16. Crusty Old Dean says:

    So am I to understand that this game has more streamlined context-sensitive controls and less QTE? Not that it’s a dealbreaker really, I’ll probably get this sometime down the line, but I wasn’t all that immersed by the controls in Heavy Rain.

  17. dmikester says:

    I keep trying to comment on this, and keep starting over.  All I know is that Cage has let me down twice now, and let me down hard enough (I’m still furious at the big reveal of Hard Rain, which pulled off the rare trick of making almost everything that came before it make no sense and dropping, yet again for Cage after Indigo Prophecy, a supernatural element of the story), that I refuse to pay anything close to full price for any of his games.  I actually enjoy the game play of his games, which I know is an acquired taste, but he’s so uninterested in making fully coherent experiences that despite having fun with them, they end up leaving a really awful taste in my mouth, especially after spending a lot of time with them.  I’ll say this: Cage absolutely gets under my skin, both in a good way for the potential his games have and in a bad way for the aggravating way that they never fully pan out.

    • CrabNaga says:

      I thought the big reveal of Hard Rain was that by the time you get back to the boat, the whole place is flooded.

    • dreadguacamole says:

       I only played HR once (and promptly forgot most of it,) but I’d classify it as a sub-par thriller/killer of the week show kind of thing; I honestly can’t remember any supernatural elements in it. Did I miss them completely on my playthrough?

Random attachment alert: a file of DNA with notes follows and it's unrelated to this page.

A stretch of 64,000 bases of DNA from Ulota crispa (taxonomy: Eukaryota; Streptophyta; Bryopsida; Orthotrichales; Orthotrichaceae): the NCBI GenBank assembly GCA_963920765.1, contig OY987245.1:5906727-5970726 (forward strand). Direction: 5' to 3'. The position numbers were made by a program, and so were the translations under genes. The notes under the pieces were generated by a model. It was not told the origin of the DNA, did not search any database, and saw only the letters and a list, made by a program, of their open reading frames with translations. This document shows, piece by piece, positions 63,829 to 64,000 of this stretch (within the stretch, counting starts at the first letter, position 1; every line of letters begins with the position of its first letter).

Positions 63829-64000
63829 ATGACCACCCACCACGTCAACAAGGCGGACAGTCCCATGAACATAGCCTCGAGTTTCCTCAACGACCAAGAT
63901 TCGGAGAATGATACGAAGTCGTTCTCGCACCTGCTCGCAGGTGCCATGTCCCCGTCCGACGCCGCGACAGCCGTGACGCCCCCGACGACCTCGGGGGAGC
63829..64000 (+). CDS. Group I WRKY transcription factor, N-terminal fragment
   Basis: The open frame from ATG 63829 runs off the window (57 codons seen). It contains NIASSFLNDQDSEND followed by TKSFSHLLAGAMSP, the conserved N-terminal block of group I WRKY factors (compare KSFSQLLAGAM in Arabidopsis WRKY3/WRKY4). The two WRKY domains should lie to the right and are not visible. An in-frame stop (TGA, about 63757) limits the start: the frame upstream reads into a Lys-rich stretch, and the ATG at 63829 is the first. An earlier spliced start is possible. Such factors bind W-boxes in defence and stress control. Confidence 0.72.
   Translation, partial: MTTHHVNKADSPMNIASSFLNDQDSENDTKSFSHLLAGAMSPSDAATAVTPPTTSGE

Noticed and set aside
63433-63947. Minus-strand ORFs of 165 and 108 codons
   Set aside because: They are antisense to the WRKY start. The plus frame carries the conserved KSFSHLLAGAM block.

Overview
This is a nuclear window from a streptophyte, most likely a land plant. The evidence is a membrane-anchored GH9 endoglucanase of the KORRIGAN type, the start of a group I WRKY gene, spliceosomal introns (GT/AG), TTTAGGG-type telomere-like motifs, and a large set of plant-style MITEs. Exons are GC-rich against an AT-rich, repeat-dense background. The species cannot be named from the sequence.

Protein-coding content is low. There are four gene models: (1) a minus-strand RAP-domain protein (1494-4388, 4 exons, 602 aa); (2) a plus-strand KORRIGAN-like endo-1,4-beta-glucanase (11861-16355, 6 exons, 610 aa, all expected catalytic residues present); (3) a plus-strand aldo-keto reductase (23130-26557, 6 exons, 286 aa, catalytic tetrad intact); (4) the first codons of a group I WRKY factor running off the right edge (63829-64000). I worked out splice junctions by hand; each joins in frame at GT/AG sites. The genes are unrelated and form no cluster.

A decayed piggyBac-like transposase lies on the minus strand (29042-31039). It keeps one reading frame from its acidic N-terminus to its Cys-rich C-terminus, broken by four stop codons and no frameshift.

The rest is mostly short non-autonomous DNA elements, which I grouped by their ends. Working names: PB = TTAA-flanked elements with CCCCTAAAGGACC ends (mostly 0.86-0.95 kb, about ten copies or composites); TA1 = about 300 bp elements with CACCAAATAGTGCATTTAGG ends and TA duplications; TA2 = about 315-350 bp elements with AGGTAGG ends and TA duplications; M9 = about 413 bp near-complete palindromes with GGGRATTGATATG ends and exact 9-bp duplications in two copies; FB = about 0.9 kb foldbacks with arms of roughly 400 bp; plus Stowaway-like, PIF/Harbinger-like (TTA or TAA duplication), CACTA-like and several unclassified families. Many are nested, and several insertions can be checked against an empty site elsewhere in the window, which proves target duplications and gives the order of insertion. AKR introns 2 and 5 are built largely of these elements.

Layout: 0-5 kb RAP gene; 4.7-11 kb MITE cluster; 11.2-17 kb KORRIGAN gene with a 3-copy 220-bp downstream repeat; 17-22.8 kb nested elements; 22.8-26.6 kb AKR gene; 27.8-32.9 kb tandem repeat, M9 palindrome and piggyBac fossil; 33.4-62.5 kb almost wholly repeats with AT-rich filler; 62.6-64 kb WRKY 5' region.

• dmikester says:

        I don’t remember it that well, but there’s this whole thing where Ethan (and yes, I had to look up his name) has these blackouts, and there’s a moment where it seems like there’s some weird voice speaking to him or something like that (the blackouts never get explained clearly if I remember right).  What I do remember is that eventually there were deleted scenes released that showed that these blackouts were originally supposed to go somewhere where Ethan had some psychic, spiritual connection to the killer and he was blacking out because the killer was communicating with him.  So instead of taking the blackouts completely because the entire point of them got deleted, they kept them in because it was convenient to have Ethan black out so his son could go missing.  Sigh.

        • dreadguacamole says:

          Huh, that sucks. I thought they were a half-assed attempt to get you to think you might be the murderer.
           Oh well.

  18. Steve McCoy says:

    It sounds like this game takes the logic of NES platformers and applies it to whatever genre this is. “OK, first it’s the train stage, then the snowy stage, then the awkward date boss…”

  19. J- says:

    I’d rather play Candy Crush. I’d even rather play Candy Crush if Candy Crush cost $60.

  20. huge_jacked_man says:

    I wish David Cage would fulfill his dream to take his shitty writing to TV rather than keep pretending he’s revolutionizing the videogame medium with this narrative-driven QTE garbage. Reviews for this are lukewarm so at least gaming writers are on to him – is it too late for him to patch in a lesbian love story?